DePaul’s Oral History Workshop for CPS International Baccalaureate Students

Each summer since 2006, about 25 International Baccalaureate students from Chicago Public Schools spend a week at DePaul University in a workshop exploring issues of immigration, migration and education through oral history.

A goal of the workshop is to help students draw connections between the linguistic, geographic and cultural dimensions of the immigrant experience and what it means, particularly as college-bound International Baccalaureate students, to be globally competent in the twenty-first century. The workshop, a project of DePaul's Center for Access and Attainment, is taught by faculty from the Department of Modern Languages.

Almost all of the students are from immigrant families and most will be the first in their family to attend college. The students work on their own oral history project and interview their parents about what it was like to move from one country to another. At the end of the six-day workshop, students present their stories to an audience of workshop participants and their families.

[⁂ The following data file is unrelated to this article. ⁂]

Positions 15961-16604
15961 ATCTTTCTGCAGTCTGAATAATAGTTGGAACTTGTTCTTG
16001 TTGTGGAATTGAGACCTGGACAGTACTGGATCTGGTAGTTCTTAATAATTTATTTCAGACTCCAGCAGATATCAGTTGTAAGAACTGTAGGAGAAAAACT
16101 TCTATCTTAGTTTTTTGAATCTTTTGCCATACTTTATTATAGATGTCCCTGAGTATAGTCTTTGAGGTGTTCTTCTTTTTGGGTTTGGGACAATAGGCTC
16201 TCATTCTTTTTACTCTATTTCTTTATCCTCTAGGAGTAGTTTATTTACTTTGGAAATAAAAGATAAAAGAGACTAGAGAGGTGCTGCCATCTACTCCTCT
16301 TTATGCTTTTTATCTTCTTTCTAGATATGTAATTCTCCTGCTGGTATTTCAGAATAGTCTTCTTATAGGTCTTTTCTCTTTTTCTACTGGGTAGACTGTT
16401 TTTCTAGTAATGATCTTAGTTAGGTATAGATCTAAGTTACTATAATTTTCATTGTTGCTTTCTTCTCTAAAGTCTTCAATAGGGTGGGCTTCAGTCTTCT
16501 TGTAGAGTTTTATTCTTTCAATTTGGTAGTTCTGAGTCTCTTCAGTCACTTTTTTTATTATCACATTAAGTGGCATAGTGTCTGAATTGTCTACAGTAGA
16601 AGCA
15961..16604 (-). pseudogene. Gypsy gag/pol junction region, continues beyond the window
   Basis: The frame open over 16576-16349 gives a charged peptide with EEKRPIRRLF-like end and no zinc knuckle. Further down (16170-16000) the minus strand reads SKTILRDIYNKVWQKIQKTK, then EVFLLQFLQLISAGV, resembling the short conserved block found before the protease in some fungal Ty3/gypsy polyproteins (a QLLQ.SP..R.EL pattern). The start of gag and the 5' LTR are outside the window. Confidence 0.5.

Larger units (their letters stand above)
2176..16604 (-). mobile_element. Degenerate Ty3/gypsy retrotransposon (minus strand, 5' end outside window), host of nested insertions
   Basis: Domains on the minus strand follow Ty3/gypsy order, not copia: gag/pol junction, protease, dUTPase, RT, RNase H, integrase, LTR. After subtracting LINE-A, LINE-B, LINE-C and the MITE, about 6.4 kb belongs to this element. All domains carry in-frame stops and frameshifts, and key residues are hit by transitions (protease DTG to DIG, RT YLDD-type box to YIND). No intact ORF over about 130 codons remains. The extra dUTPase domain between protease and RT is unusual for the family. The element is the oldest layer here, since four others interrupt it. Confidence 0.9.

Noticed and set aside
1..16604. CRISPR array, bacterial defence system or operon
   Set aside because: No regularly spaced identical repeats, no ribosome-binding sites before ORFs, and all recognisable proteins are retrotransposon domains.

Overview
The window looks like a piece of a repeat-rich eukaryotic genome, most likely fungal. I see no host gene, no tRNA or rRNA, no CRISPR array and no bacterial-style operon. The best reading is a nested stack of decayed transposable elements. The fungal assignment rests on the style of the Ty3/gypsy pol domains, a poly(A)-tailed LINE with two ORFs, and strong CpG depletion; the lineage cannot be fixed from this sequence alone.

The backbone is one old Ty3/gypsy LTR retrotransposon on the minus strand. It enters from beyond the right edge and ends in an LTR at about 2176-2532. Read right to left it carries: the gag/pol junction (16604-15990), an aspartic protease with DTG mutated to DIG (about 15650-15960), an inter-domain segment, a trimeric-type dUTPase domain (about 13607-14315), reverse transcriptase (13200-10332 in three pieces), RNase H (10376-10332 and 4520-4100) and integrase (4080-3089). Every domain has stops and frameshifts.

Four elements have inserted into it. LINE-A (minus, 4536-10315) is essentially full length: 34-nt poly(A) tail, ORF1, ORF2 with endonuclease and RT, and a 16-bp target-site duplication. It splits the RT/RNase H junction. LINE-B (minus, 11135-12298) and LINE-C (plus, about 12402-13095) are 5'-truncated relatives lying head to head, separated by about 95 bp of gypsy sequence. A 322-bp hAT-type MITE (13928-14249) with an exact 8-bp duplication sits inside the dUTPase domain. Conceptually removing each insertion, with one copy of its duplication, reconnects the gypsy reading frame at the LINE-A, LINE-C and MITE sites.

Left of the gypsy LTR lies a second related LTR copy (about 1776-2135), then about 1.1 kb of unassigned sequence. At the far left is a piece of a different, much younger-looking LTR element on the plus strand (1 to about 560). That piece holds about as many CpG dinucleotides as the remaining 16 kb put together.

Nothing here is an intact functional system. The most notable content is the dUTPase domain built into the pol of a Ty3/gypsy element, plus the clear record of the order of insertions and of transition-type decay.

The workshop was initially supported by a grant from the Vincentian Endowment Fund. In 2014, the workshop was also supported by funding from the William G. McGowan Charitable Fund.

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